Photo: Maersk Inspirer; Source: Maersk Drilling

Irregularities found during ‘Maersk Inspirer’ AoC application audit

Norwegian offshore safety watchdog, the Petroleum Safety Authority (PSA), has found irregularities during an audit regarding Maersk Drilling’s application for an acknowledgement of compliance for Maersk Inspirer.

The PSA said on Tuesday that the audit, conducted from 12 to 15 May, followed-up on how Maersk Drilling was taking care of working environment conditions on the Maersk Inspirer.

According to the safety body, the rig is berthed for modification work at Egersund. But, due to the Covid-19 situation, the audit was conducted digitally through presentations, interviews, and a review of video material over Skype.

Which means that no PSA staff was physically onboard Maersk Inspirer drilling rig during the audit.

The PSA added that the objective of the audit was a status follow-up in respect of the conformity assessment of the facility’s technical condition, organisation and management systems relative to the regulatory working environment requirements for the rig.

The safety watchdog found five non-conformities relating to ergonomic arrangements, lighting, design of the shale shaker area, respiratory protection, and protection and safety work in a free, independent position.

The PSA also noted three improvement points regarding noise exposure harmful to hearing, line managers’ working environment responsibilities, and the use of the Norwegian language.

The safety watchdog told Maersk to report on how the non-conformities would be addressed and to provide an assessment of the improvement points observed by 24 June 2020.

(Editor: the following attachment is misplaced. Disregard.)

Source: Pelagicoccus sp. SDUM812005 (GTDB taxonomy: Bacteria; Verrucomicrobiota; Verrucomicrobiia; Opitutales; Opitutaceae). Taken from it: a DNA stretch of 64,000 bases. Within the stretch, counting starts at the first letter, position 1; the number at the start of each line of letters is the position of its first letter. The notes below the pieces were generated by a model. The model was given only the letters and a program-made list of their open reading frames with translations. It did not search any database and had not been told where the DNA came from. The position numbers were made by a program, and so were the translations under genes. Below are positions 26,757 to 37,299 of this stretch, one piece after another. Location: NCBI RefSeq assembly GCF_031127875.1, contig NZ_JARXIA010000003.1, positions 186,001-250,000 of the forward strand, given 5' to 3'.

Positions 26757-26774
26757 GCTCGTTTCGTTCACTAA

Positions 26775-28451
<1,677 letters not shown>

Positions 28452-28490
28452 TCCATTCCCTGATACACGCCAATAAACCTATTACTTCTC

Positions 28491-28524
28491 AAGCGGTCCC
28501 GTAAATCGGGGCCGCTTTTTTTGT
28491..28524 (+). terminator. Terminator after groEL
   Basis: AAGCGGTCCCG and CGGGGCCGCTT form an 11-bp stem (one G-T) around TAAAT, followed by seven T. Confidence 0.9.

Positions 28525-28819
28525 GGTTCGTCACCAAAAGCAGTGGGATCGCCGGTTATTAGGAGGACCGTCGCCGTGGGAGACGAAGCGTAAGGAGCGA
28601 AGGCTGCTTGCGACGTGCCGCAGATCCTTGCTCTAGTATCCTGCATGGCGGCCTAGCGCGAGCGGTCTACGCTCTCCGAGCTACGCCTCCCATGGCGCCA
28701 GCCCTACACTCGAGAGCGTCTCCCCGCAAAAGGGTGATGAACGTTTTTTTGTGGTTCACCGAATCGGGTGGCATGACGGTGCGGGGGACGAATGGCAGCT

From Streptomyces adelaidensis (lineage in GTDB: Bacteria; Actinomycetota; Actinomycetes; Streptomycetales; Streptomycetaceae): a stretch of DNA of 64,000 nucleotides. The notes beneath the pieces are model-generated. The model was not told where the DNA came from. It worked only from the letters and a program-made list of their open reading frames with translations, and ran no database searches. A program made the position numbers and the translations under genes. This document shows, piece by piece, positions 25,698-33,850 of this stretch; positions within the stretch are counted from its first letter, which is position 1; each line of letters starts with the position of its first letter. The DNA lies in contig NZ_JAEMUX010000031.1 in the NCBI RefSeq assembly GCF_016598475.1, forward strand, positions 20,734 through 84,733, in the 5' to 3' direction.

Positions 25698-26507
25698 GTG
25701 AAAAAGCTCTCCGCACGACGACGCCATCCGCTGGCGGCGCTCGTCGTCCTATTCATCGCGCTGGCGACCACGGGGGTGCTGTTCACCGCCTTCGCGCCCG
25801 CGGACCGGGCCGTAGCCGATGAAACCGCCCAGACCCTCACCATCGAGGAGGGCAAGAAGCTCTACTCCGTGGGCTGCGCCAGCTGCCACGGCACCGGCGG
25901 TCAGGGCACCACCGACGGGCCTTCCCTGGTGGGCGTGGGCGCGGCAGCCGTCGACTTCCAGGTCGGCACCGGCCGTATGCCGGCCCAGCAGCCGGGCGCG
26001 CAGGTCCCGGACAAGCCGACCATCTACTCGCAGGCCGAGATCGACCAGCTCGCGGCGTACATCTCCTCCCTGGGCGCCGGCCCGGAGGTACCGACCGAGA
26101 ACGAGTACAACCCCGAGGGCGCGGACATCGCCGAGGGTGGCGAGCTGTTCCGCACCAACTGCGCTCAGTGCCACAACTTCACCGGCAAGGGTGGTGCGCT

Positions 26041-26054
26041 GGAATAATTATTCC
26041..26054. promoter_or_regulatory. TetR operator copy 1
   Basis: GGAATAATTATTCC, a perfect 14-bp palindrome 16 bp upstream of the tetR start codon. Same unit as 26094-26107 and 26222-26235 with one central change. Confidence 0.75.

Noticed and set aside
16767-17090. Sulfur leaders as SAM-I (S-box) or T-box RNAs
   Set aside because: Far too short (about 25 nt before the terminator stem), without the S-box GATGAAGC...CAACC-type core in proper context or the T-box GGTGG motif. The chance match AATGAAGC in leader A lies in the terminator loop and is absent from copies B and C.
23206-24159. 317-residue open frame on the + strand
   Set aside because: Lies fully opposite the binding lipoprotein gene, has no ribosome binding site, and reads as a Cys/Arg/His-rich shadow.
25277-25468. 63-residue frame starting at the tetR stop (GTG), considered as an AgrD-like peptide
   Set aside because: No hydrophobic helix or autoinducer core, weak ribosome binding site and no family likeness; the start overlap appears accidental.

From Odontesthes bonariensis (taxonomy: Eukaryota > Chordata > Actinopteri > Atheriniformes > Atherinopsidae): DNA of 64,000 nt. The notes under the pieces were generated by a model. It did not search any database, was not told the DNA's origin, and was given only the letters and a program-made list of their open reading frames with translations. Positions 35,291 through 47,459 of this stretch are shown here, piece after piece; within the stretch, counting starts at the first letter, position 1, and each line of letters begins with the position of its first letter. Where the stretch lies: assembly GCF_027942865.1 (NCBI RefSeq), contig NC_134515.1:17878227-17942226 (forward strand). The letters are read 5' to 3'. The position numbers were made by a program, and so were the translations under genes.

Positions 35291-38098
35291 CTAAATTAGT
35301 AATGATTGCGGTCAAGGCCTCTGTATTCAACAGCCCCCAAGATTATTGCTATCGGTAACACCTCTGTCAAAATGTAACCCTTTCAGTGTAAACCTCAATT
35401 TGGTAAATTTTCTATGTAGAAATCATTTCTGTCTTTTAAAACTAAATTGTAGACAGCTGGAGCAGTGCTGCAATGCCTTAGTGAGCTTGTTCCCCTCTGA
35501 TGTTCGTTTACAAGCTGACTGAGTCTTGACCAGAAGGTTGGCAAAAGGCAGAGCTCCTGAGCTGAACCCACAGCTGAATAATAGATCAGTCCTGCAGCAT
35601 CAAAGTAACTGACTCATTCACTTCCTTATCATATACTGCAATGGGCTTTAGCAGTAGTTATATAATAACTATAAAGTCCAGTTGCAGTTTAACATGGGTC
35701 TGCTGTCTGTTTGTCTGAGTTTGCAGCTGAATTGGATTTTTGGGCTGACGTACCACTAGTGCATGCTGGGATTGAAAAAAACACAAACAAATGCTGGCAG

Maersk Inspirer and work on Yme field

The rig was built in 2004 and is a harsh environment HPHT jack-up of the MSC CJ70-150MC type.

It has a compact set-up with drilling and production operations carried out simultaneously in one mobile offshore facility. The rig worked with a dual setup since 2007 when its production module was built. For the following ten years, it worked on Equinor’s Volve field.

According to the most recent fleet status report, Maersk claims that the rig will start work for Repsol on the Yme field in August 2020 and be under contract until August 2025. The Spanish oil company also has five years of extension options.

In its operating update, Maersk Drilling said that the Maersk Inspirer modifications were scheduled to be completed late in the second quarter 2020, after which it would move offshore for hook-up and commissioning.

To remind, Repsol received consent from the PSA in mid-May to use the Maersk Inspirer jack-up rig on the Yme field.

At the time, the PSA said that the consent covers connection, completion, and start-up preparations in conjunction with previously installed fixed facilities on the Yme field.

Yme was discovered in 1987 located in Block 9/2 and 9/5 in the Egersund Basin, some 100 kilometres from the Norwegian coastline.

A revised PDO for Yme which was approved in March 2018 was based on re-use of existing facilities to the extent possible, a new wellhead module on top of the existing caisson, and the lease of a mobile offshore drilling and production unit.

The recoverable oil reserves for the Yme field are estimated at approximately 65 million barrels at 10 year’s total production. First oil is planned for the second half of 2020.

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